A large group of Silver Gulls and Great Crested Tern were fishing at the edge of the channel, so we tested the waterproof qualities of the cameras and filled a card with mainly shots of sea and sky, but sufficient successful captures to make the soaking worthwhile.


It was a very pretty drive, with English gardens, apple orchards and stone cottages on one side of the road and the channel on the other with Bruny Island on the horizon. We did stop at Ninepin Point Marine Reserve, and walked down to the water, and paused again at Randalls Bay where we caught a glimpse of birds in the roadside trees. They didn’t hang around, so nor did we.


We detoured to have a look at the Arve River creek walk, and if the weather held, a glimpse of Hartz Mountain National Park. The Look-in Lookout was wonderfully unexpected, a pull off on the left of the road where you could peer into the forest – should be more of them. The Arve River Picnic Ground was the start and end of a ten minute loop walk, absolutely amazing .


Hartz Mountain brought our first sightings of the Black Currawong, but there was snow on the ground and the rain felt like sleet. We reflected on the changes in habitat we had driven through in a single day, and the incredible alpine plants that now surrounded us – from the comfort of the car.

The rain finally started to clear around Kingston, so we turned south again heading for the Inverawe Native Gardens at Margate. Cups of tea with Tasmanian cheddar and biscuits restored us sufficiently and we wandered up and down the paths of the gardens with pleasure. Ninety-one species of birds have been seen at the gardens including all twelve endemics, and we saw a good number in the short time we were there, although conditions were less than perfect for birding. Green Rosellas gathered in the trees, New Holland Honeyeaters zipped through the Grevilleas, Eurasian Blackbirds picked through the mulch, and a Laughing Kookaburra failed to be amused. We also saw White-faced Heron, Great Egret, Welcome Swallows, and Black-faced Cuckoo-shrike.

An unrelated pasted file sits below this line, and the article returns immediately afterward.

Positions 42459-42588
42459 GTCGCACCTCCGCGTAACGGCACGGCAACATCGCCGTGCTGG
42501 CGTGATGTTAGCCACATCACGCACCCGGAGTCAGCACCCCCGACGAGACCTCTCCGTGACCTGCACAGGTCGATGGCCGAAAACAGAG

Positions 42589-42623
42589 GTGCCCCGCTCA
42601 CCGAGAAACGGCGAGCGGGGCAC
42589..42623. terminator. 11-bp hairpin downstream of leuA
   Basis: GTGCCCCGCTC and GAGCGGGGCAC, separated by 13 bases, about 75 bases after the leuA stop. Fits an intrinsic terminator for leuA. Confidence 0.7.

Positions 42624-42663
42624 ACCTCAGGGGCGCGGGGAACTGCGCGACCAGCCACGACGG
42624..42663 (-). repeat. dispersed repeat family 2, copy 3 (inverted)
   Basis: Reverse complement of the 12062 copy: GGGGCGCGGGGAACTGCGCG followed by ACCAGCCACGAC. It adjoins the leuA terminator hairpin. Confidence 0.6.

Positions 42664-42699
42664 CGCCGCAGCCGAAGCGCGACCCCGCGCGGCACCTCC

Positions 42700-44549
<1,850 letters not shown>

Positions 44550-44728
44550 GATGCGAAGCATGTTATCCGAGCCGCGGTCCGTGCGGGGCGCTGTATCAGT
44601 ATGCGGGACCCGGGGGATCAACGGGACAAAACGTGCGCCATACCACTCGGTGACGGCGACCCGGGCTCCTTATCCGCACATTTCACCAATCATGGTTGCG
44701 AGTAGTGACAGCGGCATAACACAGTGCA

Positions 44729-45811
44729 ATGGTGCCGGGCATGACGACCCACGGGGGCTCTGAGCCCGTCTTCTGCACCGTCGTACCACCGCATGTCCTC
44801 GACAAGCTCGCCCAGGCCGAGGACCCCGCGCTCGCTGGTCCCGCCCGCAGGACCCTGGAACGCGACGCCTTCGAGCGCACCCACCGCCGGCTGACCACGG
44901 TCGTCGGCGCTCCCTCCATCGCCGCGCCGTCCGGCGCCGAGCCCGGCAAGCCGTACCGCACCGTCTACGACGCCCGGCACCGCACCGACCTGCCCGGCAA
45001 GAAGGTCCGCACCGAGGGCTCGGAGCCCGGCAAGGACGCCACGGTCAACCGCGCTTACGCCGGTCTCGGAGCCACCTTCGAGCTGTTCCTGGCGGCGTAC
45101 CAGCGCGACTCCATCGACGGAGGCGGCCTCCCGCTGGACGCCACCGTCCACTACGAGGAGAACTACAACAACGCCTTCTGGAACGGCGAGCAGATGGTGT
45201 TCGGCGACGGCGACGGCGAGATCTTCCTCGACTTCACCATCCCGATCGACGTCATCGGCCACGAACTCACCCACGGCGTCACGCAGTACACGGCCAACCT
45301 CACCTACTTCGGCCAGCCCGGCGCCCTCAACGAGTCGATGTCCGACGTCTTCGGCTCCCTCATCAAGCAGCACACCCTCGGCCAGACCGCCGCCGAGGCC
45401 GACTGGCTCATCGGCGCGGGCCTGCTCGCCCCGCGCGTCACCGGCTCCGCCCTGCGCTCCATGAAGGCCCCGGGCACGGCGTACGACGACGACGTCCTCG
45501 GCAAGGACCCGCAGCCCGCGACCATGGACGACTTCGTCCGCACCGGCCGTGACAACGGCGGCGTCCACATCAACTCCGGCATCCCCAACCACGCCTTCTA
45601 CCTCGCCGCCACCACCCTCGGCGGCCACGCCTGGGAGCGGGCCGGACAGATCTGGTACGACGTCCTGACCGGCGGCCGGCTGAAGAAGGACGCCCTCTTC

Friday, December 23, 2011

Tasman Penninsula

We woke to sunshine on Sunday, so headed east to the Tasman Penninsula. We were on the lookout for waders as we passed through Sorrel, but apart from gulls,  Crested Terns, Pied Oystercatchers, Black Swans and the ubiquitous Masked Lapwings, the edges of the water bodies held little of interest. Stopping for breakfast at Dunalley, Black-faced Cormorants, Little Black Cormorants, Australasian Darters and Silver Gulls were lined up on the jetty. We took a detour before Eaglehawk Neck to see the tessellated pavement but were side-tracked by some spectacular native gardens alongside the road that were filled with Golden Whistler, Eastern Spinebill, Little Wattlebird, Superb Fairywren, Grey Fantail, and Yellow Wattlebirds.
A homeowner came out to see why we had huge lenses trained on his bedroom windows, and told us that at Devils Kitchen we could look down on albatross circling below, so we left the tessellated pavement for the next trip and headed off while I remembered his directions.
The scenery was spectacular along the stretch of coast that contains the Tasman Blowhole, Tasman Arch and Devil’s Kitchen, but no albatross circled below for us. A lone Australian Gannet flew past, and Silver Gulls launched themselves from the cliffs. Yellow-rumped Thornbill, Beautiful Firetail, Tasmanian Silvereyes, Eastern Spinebills and Tasmanian Thornbills were seen on the walk. We had been told by our first-day birding friend that the way to tell the Tasmanian Thornbill from the Brown Thornbill was to remember that the Tasmanian Thornbill wore white undies!
With the weather closing in, somewhere sheltered seemed like a good idea and the Blue Seal Cafe presented itself on the coast road as a likely spot. With a fire lit, and excellent tea and scones we comfortably waited out the worst of the rain.
The rain continued, a little heavier than drizzle, so we pulled into the Tasmanian Devil Conservation Park. The park was designed by renowned zoo landscape architect, John Coe, and includes four large habitats that demonstrate the devil's adaptability to a number of environments, including: a farmyard where the devils live among hay bales and farm machinery, which is where they are increasingly seen; a rainforest area; a eucalypt woodland; and an inside-out area where visitors now walk into the centre of a display with trees and grassland all around.
The park also had a great free flight show with birds that had been rescued or rehabilitated, including a Peregrine Falcon that had a wing amputated after colliding with a power line, and a Galah that had been surrendered by its long-time owners.
While I am interested in the history of Australia, and visiting historic sites, I didn’t think I could cope with the combination of encapsulated misery and tourist consumerism at Port Arthur, so we went to the Coal Mines Historic Site (the Coal Mines formed part of the system of convict discipline, and ruins of accommodation jails and offices remain).
We finished the day on the Tasman Peninsula at Lime Bay, were we saw sodden Green Rosellas, Grey Butcher Birds, Magpies and damp Bennet’s Wallaby and where a Pacific Gull snacking on a crab gave us the idea of heading back to Hobart for a seafood dinner on the Wharf.